Re: suEXEC witch mod_userdir
Michael Loftis wrote:
> --On March 12, 2009 1:31:55 PM -0700 Seth Mattinen <firstname.lastname@example.org>
>> Thomas Goirand wrote:
>>> Marc Aymerich wrote:
>>>> Hi Thomas!
>>>> Thanks for your recommendation. We have considered using DTC control
>>>> panel in our servers, but the structure of DTC is not compatible with
>>>> our system. We have 3 virtualized servers, for web, mail and mysql,
>>>> each of this servers mounts a different disk partition from a SAN
>>>> server, and DTC stores web and mail in the user home directory, so we
>>>> have no idea how to adapt this to our needs.
>>> I see absolutely no reasons why you would separate in 3 servers if they
>>> are all visualized. If you do that, that is because you don't have
>>> enough resources on ONE server, there is no reason otherwise.
>> There are plenty of reasons for ensuring, for example, something doesn't
>> walk all over MySQL or a mail flood doesn't eat up all the resources and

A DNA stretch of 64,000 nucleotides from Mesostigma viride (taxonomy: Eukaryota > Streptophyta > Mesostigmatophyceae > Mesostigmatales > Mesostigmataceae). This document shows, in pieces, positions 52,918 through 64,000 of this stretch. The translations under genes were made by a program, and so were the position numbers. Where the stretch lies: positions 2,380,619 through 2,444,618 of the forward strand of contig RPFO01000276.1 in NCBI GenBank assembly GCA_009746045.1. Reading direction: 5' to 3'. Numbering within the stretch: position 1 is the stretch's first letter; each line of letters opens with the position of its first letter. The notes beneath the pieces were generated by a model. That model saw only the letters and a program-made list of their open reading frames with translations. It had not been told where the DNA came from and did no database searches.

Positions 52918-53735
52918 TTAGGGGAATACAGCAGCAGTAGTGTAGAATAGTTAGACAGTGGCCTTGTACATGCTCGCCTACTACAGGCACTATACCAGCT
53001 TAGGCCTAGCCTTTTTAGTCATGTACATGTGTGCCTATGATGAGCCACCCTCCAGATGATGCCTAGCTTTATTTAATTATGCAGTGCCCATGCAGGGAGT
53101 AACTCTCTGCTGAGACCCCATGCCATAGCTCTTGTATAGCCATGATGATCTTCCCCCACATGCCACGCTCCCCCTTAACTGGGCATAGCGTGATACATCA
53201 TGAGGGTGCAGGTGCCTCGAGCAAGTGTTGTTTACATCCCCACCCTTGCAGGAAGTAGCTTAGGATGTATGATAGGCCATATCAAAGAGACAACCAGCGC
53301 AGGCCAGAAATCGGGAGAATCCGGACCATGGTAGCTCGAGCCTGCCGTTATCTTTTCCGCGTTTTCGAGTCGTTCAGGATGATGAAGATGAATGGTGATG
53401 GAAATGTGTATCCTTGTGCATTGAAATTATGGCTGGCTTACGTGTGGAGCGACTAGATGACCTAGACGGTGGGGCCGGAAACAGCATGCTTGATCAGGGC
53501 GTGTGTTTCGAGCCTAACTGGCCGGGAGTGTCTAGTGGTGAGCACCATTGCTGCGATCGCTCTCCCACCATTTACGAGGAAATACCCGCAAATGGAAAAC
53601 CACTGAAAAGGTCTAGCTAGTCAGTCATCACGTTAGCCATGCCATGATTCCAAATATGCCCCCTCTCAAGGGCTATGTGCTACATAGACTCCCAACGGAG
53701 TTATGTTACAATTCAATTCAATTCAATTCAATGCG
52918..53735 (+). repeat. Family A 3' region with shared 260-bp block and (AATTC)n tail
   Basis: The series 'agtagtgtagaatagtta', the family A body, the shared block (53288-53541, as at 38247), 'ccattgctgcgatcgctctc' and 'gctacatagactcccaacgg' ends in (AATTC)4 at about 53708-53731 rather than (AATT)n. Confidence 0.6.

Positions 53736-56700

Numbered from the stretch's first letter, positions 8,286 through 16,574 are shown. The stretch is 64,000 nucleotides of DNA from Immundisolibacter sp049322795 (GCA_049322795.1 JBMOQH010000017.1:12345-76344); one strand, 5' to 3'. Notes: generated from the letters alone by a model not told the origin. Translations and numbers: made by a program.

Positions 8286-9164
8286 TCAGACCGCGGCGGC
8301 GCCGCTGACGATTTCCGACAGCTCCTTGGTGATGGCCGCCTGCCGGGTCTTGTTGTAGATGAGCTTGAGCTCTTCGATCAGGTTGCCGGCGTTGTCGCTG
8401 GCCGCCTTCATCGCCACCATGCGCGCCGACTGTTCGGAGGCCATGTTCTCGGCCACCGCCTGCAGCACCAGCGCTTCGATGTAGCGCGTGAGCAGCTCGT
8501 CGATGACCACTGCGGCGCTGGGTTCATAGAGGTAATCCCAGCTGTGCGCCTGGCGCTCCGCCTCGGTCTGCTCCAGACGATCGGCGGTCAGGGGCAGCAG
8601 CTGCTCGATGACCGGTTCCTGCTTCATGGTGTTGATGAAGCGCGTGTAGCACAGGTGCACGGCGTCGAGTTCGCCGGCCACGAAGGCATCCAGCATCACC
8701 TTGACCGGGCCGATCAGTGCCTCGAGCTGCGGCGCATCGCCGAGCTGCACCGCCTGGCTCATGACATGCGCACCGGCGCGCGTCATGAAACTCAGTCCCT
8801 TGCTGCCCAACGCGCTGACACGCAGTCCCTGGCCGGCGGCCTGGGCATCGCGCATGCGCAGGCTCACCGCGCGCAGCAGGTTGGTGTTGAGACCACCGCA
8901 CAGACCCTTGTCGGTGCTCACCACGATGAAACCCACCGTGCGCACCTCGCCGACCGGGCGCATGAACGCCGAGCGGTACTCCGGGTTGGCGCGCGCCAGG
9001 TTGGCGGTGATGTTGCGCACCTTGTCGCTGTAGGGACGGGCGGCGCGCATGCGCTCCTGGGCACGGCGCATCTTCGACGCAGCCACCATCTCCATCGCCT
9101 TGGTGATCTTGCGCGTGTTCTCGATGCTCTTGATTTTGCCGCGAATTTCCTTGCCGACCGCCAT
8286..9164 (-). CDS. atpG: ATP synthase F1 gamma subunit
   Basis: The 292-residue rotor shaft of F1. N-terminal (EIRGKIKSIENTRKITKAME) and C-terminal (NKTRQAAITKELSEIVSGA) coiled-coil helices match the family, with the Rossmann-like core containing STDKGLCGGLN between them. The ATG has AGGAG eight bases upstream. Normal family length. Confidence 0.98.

>> take the website down. Especially if user shell account are permitted on
>> the web server.
> And virtualization doesn't really solve this. There's no virtualization
> system that allows you to set QoS on Disk I/O and most of the time, when
> a server starts to pop, it's Disk I/O nowadays. That's not to say that
> it ALWAYS is, but a LOT of the time it is. Now Virtualization in
> concert with dedicated disk pools can, assumign your virtualization
> allows you to keep the virtualized machines from interfering with
> eachother in other ways (Network, CPU, and Memory resources for example)
It also means you don't have to to screwy things to separate services
running on the same machine. Sure you can do run on-server firewalls,
run multiple instances of daemons out of different roots, views, or
similar things. Or you can simplify and split them out to their own VM.
When the next remote root exploit for something comes along, who cares?
It's in it's own little world. You can rest easily knowing there's no
way for anything to get outside the VM. Fix it, of course, but the scope
of damage is restricted to a known environment. Even worse, you get
rooted. Do you really know the extent? Most people will recommend you
wipe it and restore. Much less painful if it's just one tiny VM.
Some audit processes require such separation - some even require NAT in
absurd cases. Sure, argue it, but the auditors will still put you down.
I'm sure you'll find reasons to argue against every little thing I said
and claim I'm wrong, but to state there is absolutely never any reason
to run virtual servers for services that could be combined is ignorant